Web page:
4. Patrick McGuire says:

    There is not any one item that by itself either generated economic growth or increased the tax revenues. However, there is historic evidence that cutting taxes is a major factor of economic growth (which is logical when you think about it) and this in turn generates the higher tax revenue.

    I always find the concept of a “cost” associated with tax cuts as totally ludicrous. These brilliant economists seem to think that if the taxes had not been cut, the revenues would be even higher. But that in turn assumes that the economic growth would have been as great and thre is no evidence to support that. Anyone who wants to understand economics should be required to study Newtonian physics, with specific emphasis on his law “for every action there is an equal and oposite reaction”. But then I suppose this would be beneath their dignity.

  5. Steven Plunk says:

    The term “fueled” means contributed or help start in this context. If you “fuel” a debate or discussion you merely add to it, you are not completely responsible for it.

    Now, given that A) economic activity has increased and B) tax cuts shortened the recession and C) tax cuts probably helped with the recovery, couldn’t we conclude that tax cuts helped create a robust economy and increase revenues? It seems a reasonable claim and certainly acceptable in the world of political puffery. So why make such a big deal out of it?

  6. C.Wagener says:

    Steve,

    I would never argue that you can look at one thing in isolation when speaking about macro-economics. I would say that one thing is certain and that is that lower taxes result in faster growth. You can certainly find extreme cases in a theoretical world where that doesn’t hold, but not in reasonable scenarios in which we live.

    Joel Slemrod is a bright guy, but to my knowledge has no private sector experience. I had the fortune to have Franco Modigliani as an academic adviser. He was one of the smartest people I have ever known, but he could never see the difference between the efficiency of money spent in the private versus public sector. To him (and his equations) there was no difference.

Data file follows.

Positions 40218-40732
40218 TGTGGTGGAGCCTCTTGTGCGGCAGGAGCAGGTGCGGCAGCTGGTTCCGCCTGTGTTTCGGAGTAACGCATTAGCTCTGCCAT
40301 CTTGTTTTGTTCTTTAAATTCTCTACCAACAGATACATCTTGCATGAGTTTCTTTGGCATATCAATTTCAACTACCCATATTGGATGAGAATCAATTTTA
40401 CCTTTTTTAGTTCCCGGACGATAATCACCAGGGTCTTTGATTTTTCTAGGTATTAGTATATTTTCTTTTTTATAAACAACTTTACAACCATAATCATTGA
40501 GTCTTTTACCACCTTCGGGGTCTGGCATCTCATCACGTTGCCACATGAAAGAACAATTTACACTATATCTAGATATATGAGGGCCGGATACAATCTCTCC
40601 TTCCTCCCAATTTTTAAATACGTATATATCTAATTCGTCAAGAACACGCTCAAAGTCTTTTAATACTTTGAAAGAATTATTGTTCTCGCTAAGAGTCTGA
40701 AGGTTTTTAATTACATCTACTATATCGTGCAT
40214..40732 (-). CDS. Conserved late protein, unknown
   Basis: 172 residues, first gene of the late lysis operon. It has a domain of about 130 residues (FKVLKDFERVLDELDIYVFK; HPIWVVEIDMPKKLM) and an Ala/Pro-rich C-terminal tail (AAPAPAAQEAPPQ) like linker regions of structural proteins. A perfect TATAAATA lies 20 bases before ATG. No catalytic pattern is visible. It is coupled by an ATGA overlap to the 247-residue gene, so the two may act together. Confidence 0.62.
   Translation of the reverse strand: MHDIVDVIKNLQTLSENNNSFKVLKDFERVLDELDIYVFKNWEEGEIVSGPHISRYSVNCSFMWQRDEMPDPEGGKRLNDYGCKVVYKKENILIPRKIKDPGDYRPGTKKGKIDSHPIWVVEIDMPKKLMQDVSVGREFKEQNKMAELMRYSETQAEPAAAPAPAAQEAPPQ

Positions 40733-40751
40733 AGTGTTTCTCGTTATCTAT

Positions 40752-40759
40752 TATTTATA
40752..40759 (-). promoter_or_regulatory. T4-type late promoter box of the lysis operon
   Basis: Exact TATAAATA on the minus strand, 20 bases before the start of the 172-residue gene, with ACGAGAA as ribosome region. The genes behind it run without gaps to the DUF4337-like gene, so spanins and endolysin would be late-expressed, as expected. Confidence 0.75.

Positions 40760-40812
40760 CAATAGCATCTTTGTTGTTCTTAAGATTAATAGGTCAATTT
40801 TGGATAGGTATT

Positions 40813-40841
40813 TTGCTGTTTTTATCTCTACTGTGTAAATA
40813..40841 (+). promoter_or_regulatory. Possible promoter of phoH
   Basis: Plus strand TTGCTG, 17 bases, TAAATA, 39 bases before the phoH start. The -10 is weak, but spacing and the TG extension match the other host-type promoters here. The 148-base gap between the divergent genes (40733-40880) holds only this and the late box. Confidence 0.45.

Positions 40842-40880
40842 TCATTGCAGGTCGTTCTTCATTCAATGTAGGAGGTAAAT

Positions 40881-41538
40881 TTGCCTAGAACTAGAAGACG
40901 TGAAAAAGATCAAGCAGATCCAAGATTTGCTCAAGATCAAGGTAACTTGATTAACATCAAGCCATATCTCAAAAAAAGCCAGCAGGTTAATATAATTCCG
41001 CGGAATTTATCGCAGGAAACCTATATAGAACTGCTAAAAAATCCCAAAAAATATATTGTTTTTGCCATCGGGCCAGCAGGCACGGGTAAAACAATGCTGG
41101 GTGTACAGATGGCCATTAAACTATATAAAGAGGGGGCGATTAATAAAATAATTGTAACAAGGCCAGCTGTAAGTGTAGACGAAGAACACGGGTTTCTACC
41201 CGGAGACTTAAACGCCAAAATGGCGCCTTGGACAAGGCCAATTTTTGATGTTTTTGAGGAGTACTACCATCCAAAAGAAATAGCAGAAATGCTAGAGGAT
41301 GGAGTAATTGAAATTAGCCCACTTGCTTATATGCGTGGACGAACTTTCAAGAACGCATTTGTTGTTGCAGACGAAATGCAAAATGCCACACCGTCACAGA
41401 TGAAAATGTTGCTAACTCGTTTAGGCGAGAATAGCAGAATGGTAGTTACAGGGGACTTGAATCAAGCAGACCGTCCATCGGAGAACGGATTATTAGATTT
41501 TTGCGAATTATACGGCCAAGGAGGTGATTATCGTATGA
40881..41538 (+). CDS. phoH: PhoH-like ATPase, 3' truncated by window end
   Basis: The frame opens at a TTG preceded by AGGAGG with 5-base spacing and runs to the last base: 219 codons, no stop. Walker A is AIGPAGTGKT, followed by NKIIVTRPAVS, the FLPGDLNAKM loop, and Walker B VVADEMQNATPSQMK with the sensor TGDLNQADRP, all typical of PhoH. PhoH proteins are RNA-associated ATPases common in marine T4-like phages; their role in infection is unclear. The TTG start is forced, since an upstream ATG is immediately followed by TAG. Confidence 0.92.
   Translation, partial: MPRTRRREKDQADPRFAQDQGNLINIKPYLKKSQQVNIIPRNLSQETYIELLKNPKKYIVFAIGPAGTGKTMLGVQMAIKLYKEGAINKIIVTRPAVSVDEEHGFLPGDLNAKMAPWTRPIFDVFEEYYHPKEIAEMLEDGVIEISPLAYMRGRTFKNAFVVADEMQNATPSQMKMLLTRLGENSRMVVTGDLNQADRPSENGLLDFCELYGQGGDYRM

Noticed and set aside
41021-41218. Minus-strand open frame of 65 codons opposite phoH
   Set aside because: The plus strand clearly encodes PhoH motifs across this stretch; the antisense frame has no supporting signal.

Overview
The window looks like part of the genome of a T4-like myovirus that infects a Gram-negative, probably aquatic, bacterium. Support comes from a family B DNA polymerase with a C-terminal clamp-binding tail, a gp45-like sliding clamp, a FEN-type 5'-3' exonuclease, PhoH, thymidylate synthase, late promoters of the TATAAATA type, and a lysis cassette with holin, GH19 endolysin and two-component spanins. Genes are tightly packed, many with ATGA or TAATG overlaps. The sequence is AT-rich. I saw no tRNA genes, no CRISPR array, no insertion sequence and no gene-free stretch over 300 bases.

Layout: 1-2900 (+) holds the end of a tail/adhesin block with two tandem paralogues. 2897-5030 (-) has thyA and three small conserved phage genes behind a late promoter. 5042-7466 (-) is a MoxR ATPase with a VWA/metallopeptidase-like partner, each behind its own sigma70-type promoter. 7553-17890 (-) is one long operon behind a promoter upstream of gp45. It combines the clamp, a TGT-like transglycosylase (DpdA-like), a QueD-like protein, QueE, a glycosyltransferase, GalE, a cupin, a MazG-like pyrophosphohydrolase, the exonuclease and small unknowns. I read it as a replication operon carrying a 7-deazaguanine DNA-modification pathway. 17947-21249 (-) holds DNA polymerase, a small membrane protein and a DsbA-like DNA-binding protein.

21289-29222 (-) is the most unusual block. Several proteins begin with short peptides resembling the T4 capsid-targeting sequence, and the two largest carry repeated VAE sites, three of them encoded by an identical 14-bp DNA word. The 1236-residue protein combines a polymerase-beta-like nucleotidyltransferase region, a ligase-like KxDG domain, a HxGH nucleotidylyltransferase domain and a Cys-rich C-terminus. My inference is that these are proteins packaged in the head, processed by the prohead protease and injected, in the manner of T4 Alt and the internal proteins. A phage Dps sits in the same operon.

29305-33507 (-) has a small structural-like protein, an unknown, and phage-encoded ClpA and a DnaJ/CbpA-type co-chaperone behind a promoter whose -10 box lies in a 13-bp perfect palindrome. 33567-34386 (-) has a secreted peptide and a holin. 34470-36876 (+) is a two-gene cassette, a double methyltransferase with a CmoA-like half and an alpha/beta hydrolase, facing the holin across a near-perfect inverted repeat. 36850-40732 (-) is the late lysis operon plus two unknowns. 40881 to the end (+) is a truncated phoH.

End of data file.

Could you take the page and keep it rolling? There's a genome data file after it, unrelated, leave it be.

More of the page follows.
7. Steve Verdon says:

    There is not any one item that by itself either generated economic growth or increased the tax revenues. However, there is historic evidence that cutting taxes is a major factor of economic growth (which is logical when you think about it) and this in turn generates the higher tax revenue.

    That depends. When Reagan cut the top marignal rates and closed loop holes there were some pretty big changes, but even then the tax cuts did not “pay for themselves” or result in surging tax revenue oave and above things like recovering from a recession.

    I always find the concept of a “cost” associated with tax cuts as totally ludicrous. These brilliant economists seem to think that if the taxes had not been cut, the revenues would be even higher.

    Uhhhmmnn, yeah. I don’t see what is so hard about this. Do you really think that the economy woulldn’t have recovered from the recession? That growth wouldn’t have picked up? Especially with the massive drop in interest rates?

    But that in turn assumes that the economic growth would have been as great and thre is no evidence to support that.